'Don't Kill Him,' Woman Yells in Aurora Guman's Sentencing

'Don't Kill Him,' Woman Yells in Aurora Guman's Sentencing

File photo of James Eagan Holmes. (Reuters)

Los Angeles: A woman was jailed for three weeks for contempt of court on Thursday after shouting "Don't kill him!" at jurors deciding whether to pronounce a death sentence on "Batman" theater gunman James Holmes.

The woman was escorted out of court by security in Centennial, Colorado, where the jury is considering the second of three stages which could lead to Holmes' execution over the July 2012 massacre.

"Don't kill him! Don't kill him!" she shouted, interrupting prosecutor George Brauchler, who is seeking the death sentence for the slaughter which left 12 people dead and 70 injured.

The shouting was caught on video footage of the sentencing phase, although cameras did not actually show the woman being taken out, as lawyers and the jury looked on.

Judge Carlos Samour has repeatedly warned spectators and others in the courtroom to refrain from showing excessive emotion, for fear of unduly influencing the 12-person jury who will decide Holmes' fate.

Prosecutors are pressing for death for Holmes -- who pleaded not guilty by reason of insanity -- in the sentencing phase of the trial, which started last Wednesday, two days after the anniversary of the July 20, 2012 rampage.

Holmes was found guilty earlier this month of opening fire on a packed screening of "The Dark Knight Rises" in Aurora, Colorado, in a meticulously planned attack during which he wore body armor and used tear gas to prevent victims from escaping.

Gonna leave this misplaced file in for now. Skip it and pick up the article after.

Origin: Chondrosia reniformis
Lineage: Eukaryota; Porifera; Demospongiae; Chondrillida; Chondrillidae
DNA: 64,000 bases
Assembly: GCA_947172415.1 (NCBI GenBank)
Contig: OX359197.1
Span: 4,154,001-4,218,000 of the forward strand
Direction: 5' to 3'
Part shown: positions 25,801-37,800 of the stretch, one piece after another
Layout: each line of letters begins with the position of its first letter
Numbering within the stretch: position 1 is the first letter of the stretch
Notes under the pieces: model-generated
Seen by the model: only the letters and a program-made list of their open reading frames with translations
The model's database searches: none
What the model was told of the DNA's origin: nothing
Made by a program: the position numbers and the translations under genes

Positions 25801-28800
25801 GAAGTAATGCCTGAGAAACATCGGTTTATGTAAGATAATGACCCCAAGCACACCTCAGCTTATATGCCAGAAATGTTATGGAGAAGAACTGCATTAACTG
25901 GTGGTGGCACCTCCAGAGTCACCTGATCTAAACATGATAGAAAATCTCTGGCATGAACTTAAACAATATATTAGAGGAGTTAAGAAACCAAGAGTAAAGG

The sentencing phase of the trial, which began in April, comprises three stages. The jury takes them one by one -- progressing to the next phase depending on their finding in the previous one.

In the first phase, the jurors agreed with prosecutors that the crimes included at least one aggravating factor. These include killing a child under 12, and acting in a "heinous, cruel, or depraved manner."

With that proved, the defense has been presenting its case for mitigating factors, which could include that Holmes's ability to tell right from wrong was significantly impaired, or that he was under particular duress.

Only if they reject the defense case do jurors move on to the third and final phase, to decide whether the prosecution has proved beyond a reasonable doubt that the death penalty is the appropriate sentence.